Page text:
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Let $X$ be a scheme and $\operatorname{Spec} A\subset X$ be an affine with $x\in\operatorname{Spec} A$,

Is it true that $\mathscr{O}_{X,x}=\mathscr{O}_{\operatorname{Spec} A,x}$?

I ask this question because I feel that many "obvious" remarks made in Gortz-Wedhorn and Vakil FOAG seem to rely on this or a similar fact: such as in Vakil

"We say a ringed space is a locally ringed space if its stalks are local rings. Thus Exercise 4.3.F shows that schemes are locally ringed spaces." (Where 4.3.F is Show that the stalk of $\mathscr{O}_{\operatorname{Spec} A}$ at the point $[\mathfrak{p}]$ is the local ring $A_{\mathfrak{p}}$).

Is this the case? If not, why is the above statement immediate from 4.3.F?

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2 Answers 2

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Yes that's true, the statement you want to prove is that if $U$ is any open subset of any ringed space $X$ then for $x\in U$ the natural map $\mathcal O_{U,x}\to\mathcal O_{X,x}$ is an isomorphism. It's pretty straightforward, for instance for surjectivity if you have an element $f_x\in\mathcal O_{X,x}$ then it is represented by a function $f\in\mathcal O_X(V)$ for some $V$ containing $x$, and then the stalk of $f|_{U\cap V}$ in $\mathcal O_{U,x}$ is the element you want mapping to $f_x$.

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    $\begingroup$ Nice answer. The slogan here is that a stalk of the structure sheaf is a "purely local" piece of information which isn't sensitive to the open subset you compute it in. As an aside, both $\mathcal{O}_{U, x}$ and $\mathcal{O}_{X, x}$ are defined as colimits of certain rings coming from the structure sheaf. Using the universal property of colimits, you can define maps from each stalk to the other in the obvious way, and the usual uniqueness argument tells you that these maps are inverse to one another. $\endgroup$ Nov 16, 2020 at 1:24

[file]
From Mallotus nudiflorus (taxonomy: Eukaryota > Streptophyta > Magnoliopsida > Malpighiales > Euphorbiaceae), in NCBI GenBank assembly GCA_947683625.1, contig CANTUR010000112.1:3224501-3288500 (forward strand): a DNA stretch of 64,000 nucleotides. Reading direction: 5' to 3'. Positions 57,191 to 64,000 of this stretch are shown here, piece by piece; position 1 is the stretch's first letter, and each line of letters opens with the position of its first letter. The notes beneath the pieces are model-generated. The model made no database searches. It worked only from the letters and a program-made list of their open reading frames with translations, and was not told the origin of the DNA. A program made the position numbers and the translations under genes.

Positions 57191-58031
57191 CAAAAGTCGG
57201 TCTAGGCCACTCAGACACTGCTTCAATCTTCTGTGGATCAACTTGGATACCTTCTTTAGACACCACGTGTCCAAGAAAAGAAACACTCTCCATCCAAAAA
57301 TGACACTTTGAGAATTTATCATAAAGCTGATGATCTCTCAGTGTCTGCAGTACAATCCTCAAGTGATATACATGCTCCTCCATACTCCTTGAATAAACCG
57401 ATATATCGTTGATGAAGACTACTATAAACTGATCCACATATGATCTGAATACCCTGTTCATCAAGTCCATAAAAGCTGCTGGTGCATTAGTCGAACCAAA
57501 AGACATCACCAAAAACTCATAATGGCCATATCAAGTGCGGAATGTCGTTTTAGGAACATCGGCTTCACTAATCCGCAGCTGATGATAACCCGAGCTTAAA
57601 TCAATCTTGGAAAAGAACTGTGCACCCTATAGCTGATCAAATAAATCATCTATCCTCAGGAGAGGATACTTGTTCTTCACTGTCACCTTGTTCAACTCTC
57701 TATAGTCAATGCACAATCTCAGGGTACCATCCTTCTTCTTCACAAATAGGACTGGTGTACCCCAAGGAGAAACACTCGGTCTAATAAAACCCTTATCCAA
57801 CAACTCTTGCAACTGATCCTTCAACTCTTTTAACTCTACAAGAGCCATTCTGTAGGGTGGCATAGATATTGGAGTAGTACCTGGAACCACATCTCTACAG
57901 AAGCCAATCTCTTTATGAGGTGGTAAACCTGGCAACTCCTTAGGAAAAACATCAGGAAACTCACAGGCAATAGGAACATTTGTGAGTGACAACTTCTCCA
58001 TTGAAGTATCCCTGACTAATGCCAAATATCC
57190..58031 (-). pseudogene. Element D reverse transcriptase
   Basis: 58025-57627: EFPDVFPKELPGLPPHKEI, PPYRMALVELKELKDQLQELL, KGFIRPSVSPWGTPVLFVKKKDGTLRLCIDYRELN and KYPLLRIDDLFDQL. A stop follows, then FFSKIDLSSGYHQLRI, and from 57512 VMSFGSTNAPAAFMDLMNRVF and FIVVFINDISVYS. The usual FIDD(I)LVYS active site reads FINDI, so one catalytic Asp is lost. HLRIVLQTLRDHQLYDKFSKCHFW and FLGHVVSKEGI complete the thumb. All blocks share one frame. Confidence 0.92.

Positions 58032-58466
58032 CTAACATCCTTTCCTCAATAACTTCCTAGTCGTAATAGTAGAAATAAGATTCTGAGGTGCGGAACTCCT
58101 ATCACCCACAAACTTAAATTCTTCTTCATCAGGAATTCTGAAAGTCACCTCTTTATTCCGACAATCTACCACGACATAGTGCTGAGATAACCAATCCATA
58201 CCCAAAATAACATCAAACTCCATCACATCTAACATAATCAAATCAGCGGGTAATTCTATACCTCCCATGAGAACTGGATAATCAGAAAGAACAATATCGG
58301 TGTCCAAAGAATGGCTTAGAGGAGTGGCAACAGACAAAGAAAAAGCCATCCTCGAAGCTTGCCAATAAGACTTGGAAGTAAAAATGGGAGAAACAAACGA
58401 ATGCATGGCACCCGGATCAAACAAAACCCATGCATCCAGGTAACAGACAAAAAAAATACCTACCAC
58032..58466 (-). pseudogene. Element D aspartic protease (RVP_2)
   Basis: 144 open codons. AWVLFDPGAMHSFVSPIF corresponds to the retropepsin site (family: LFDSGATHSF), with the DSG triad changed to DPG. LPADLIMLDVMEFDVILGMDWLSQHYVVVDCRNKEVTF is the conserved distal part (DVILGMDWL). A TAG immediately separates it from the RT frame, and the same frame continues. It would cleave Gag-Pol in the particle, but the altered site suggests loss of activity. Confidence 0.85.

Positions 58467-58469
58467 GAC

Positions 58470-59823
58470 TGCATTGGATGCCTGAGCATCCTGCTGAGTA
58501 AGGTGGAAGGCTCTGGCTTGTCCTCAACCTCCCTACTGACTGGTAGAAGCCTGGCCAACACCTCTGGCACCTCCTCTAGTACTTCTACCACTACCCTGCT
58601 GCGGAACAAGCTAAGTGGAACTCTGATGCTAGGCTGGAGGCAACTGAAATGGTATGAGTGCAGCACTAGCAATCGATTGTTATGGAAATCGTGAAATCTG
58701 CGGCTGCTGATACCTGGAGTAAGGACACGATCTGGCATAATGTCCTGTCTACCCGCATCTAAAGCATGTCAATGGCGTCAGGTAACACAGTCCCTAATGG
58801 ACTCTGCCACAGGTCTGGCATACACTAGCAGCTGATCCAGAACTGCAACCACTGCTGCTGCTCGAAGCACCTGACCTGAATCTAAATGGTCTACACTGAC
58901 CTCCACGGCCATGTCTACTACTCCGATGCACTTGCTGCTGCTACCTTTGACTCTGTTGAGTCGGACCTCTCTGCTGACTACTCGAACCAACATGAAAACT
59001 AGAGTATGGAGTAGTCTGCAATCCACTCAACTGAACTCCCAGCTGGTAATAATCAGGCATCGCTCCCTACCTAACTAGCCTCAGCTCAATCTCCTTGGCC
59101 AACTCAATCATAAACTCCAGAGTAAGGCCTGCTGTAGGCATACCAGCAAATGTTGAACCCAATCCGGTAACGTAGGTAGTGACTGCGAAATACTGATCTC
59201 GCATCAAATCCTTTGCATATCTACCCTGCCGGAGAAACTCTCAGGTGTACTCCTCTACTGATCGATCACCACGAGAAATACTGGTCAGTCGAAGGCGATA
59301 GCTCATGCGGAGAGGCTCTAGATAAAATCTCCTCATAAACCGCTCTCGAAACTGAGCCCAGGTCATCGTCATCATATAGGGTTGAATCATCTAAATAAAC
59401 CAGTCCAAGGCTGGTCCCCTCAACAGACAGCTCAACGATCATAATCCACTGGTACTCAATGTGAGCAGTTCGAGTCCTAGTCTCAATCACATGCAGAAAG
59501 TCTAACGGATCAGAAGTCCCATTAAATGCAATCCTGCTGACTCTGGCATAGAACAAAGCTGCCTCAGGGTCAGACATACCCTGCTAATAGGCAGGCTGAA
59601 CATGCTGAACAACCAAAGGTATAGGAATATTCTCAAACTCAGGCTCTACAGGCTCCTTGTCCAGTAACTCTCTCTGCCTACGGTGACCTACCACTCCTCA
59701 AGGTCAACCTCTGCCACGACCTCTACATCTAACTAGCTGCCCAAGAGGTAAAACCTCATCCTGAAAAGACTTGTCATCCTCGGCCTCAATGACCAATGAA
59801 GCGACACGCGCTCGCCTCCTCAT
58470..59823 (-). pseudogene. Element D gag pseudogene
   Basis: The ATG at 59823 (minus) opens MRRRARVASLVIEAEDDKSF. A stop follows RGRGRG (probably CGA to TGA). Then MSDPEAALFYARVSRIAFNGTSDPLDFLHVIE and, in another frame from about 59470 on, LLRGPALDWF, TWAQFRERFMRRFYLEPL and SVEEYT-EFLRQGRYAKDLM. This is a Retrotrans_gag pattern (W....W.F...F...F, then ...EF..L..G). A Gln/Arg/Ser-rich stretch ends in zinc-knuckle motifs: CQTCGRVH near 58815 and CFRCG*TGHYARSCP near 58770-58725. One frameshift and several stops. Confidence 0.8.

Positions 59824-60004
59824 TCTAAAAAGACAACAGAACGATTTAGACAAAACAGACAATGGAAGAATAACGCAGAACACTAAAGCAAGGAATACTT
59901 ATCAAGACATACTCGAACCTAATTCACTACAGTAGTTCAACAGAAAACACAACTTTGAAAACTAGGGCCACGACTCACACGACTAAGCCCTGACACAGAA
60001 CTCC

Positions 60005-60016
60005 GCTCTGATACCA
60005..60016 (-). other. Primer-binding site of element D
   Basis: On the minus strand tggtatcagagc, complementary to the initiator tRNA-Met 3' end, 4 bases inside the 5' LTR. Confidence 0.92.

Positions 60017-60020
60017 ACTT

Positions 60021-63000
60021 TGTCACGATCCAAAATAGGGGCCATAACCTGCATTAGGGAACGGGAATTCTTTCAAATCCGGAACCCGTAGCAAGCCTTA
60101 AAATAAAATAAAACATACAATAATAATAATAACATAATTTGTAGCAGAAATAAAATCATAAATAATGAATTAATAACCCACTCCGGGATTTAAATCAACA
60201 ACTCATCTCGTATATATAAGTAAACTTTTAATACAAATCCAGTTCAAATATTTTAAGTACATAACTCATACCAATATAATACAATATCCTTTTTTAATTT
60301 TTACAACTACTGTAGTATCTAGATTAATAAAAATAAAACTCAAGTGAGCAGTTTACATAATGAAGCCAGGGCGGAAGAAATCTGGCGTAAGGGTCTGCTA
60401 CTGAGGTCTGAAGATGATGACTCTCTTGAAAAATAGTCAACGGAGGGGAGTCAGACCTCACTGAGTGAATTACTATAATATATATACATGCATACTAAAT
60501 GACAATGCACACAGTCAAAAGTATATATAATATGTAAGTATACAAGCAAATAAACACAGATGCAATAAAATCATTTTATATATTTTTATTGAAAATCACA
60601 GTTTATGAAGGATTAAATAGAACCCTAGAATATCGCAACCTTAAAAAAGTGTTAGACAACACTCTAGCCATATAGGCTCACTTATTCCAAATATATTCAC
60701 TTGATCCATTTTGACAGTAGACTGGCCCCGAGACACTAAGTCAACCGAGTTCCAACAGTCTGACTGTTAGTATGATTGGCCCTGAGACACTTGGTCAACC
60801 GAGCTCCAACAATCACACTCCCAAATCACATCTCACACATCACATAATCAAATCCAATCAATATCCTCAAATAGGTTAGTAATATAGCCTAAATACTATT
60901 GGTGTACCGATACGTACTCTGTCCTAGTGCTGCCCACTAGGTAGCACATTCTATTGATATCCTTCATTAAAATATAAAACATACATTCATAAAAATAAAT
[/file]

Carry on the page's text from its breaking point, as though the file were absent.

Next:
• $\begingroup$ Thank you for the answer, this makes me curious about the resultant isomorphism $A_{\mathfrak{p}}\simeq B_{\mathfrak{p}}$ for two different affines $\operatorname{Spec} A$ and $\operatorname{Spec} B$ containing $[\mathfrak{p}]$. $\endgroup$
    – Tejas Rao
    Nov 16, 2020 at 1:26
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Yes, as long as $\operatorname{Spec} A$ is an open affine set in $X$.

More generally if $U$ is an open subset of a ringed space $(X,\mathcal O_X)$, and $\mathcal O_U$ is the sheaf of rings on $U$ defined by $\mathcal O_U(V) = \mathcal O_X(V)$ for all open sets $V \subset U \subset X$, then $\mathcal O_{X,x} = \mathcal O_{U,x}$ for all $x \in U$. This is because

$$\mathcal O_{X,x} = \varinjlim_V \mathcal O_X(V)$$ as $V \subset X$ runs through the open neighborhoods of $x$ ordered by reverse inclusion, and $$\mathcal O_{U,x} = \varinjlim_V \mathcal O_U(V) = \varinjlim_V \mathcal O_X(V)$$

as $V \subset U$ runs through the open neighborhoods of $x$. Although the direct system of rings defining $\mathcal O_{U,x}$ is a subsystem of the one defining $\mathcal O_{X,x}$, it is easy to see that they define the same direct limit. It is the same principle by which the infinite polynomial ring $\mathbb C[x_1, x_2, x_3, ...]$ is the direct limit of the direct system

$$\mathbb C[x_1] \subset \mathbb C[x_1, x_2] \subset \mathbb C[x_1, x_2,x_3] \subset \cdots$$

as well as the subsystem

$$\mathbb C[x_1] \subset \mathbb C[x_1,x_2,x_3] \subset \mathbb C[x_1,x_2,x_3,x_4,x_5] \subset \cdots.$$

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